SAN FRANCISCO (AP) -- A federal appeals court postponed California's Oct. 7 gubernatorial recall Monday, throwing a chaotic campaign into turmoil and putting the U.S. Supreme Court in position to influence another pivotal election.
The U.S. Circuit Court of Appeals put off the historic election to a date uncertain, ruling that some votes would be cast on unreliable punch-cards ballots -- the same system at the center of so much controversy after the last presidential election in Florida.
"This recall has been like a roller coaster. There are more surprises than you can possibly imagine," Gov. Gray Davis told reporters after appearing with former President Clinton at a school dedication in Compton. "I'll continue to make my case to the people that a recall is not good for them."
In siding with lawyers from the American Civil Liberties Union, the three-judge appeals court panel suggested one possible date would be the regularly scheduled March 2 presidential primary -- by that time, six California counties have promised to replace their punch-card machines. An appeal to the U.S. Supreme Court could reinstate the Oct. 7 date.
If the high court agrees to hear the case, it would again be embroiled in another highly partisan political issue -- one Democrats have said echoes the 2000 election in which the court declared Republican George Bush the winner.
The California official responsible for elections, Secretary of State Kevin Shelley, told county elections officials to prepare for the Oct. 7 election and said he would announce Tuesday whether he would appeal.
Shelley was consulting with fellow Democrat Attorney General Bill Lockyer, who said the state could ask the entire appeals court to review the smaller panel's ruling.
The decision, which the court stayed for a week to allow for appeals, applies to the recall and two ballot propositions. At least one of the groups that sponsored California's first voter-driven election to unseat its chief executive promised to bypass the 9th Circuit and appeal Tuesday to the U.S. Supreme Court.
Dave Gilliard, senior strategist for Rescue California, said the group would ask Justice Sandra Day O'Connor, who oversees the lower court, to halt the order until after the election. If O'Connor declines, the group will ask the whole court to hear the case.
"We just don't have the time," he said. "We're pretty confident that we'll win. We think their reasoning is all wrong."
Davis and Lt. Gov. Cruz Bustamante, the only major Democrat vying to succeed him if he is recalled, and Republican actor Arnold Schwarzenegger promised to continue campaigning as the courts decide when to hold the election.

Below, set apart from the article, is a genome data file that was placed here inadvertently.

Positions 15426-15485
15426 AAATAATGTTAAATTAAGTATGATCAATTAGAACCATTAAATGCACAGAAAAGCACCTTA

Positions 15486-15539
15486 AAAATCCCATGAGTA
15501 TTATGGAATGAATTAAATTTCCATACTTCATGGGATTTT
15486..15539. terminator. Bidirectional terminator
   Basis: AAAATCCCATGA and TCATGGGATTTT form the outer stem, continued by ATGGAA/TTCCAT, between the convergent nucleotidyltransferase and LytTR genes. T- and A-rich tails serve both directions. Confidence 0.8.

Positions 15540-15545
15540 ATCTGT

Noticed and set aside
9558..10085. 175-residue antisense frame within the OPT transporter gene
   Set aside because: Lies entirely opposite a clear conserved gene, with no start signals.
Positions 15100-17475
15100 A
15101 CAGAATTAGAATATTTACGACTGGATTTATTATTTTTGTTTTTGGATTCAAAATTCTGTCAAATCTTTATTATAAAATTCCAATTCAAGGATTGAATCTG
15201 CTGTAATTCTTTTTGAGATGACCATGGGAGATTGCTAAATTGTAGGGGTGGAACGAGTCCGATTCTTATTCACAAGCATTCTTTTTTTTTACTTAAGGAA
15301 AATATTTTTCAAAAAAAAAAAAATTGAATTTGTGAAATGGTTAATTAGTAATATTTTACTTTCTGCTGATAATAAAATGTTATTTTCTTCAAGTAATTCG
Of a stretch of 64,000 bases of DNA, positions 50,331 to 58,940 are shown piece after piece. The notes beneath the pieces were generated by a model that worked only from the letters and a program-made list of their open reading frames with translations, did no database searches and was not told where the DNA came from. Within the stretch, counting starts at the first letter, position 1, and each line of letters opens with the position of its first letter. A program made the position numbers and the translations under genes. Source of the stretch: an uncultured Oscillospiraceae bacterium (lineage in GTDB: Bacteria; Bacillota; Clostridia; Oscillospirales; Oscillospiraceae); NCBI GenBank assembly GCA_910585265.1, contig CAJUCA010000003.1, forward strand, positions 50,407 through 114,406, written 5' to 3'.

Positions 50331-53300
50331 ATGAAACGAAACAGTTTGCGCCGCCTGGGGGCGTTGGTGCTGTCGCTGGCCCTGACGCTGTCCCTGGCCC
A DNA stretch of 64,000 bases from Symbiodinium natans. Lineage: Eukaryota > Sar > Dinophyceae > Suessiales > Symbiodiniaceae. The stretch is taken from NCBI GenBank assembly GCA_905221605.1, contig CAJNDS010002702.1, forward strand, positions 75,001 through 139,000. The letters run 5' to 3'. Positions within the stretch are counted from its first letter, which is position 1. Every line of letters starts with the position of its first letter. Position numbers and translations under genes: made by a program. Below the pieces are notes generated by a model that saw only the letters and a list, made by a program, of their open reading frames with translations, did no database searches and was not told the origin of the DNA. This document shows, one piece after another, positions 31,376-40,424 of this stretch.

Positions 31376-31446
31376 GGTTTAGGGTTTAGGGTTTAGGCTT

"We will continue our campaign until there is finality in the courts," Bustamante said.
Independent columnist Arianna Huffington praised the decision, calling voter disenfranchisement "the dirty little secret of American politics." Republican state Sen. Tom McClintock of Northridge called it an "outrageous decision" by the "laughingstock" of the federal judiciary.
Schwarzenegger issued a statement asking Shelley "to immediately appeal this decision on behalf of the citizens who have exercised their constitutional right to recall Gray Davis, and who expect an election on Oct. 7."
Davis and Bustamante made a scheduled appearance with Clinton in Los Angeles. And, trying to soften his image with women voters, Schwarzenegger assured talk show host Oprah Winfrey that reports of a salacious, party-hard past were more tall tale than truth.
The action movie star wants to appeal to women, The Oprah Winfrey Show's primary audience. A Los Angeles Times poll published last week reported that only 45 percent of women voters have a favorable view of Schwarzenegger, compared to 58 percent of men.
In Monday's season premiere, Schwarzenegger assured Winfrey, a friend, that old magazine articles reporting everything from marijuana use to group sex reflected his strategy during the 1970s to pump up interest in body building, the sport that made him famous.
"We really were out there doing crazy things. We were trying to get the attention," he said. "At that time I didn't think I was going to run for governor."
Before Schwarzenegger took the stage, Winfrey asked his wife -- television journalist Maria Shriver, a member of the Kennedy family -- whether she had been raised to look the other way if her husband was a womanizer.
"You know that ticks me off," Shriver told Winfrey's Chicago studio. "I am my own woman, I have not been bred to look the other way. I accept him with all his strengths and all his weaknesses, as he does me."
Back in California, Davis spent a second day with Clinton, the first of many high-profile Democrats campaigning against the recall this week.
Davis joined Clinton and Bustamante at the dedication of the William Jefferson Clinton elementary school in Compton and later at a fund-raiser at the home of financier Ron Burkle.
The school appearance came two days after state Democrats held an emergency meeting to address their campaign strategy, re-emphasizing their opposition to the recall while endorsing Bustamante to replace Davis should the recall succeed.
Monday's court decision relied heavily on the paid testimony of Roy Saltman, an election systems expert who warned in a 1988 government report that punch-card balloting was highly flawed and should be banned. The report was largely ignored and Saltman's advice mostly unheeded until the 2000 presidential election.
"These ballots are inherently fragile," said Saltman, who declined to say how much he was paid to testify. "You are essentially destroying the ballot as you vote."
The case is Southwest Voter Registration Education Project v. Shelley, 03-56498.
Kravets reported from San Francisco, Fouhy from Los Angeles; Associated Press Writers Don Babwin in Chicago and Erica Werner in Los Angeles also contributed to this report.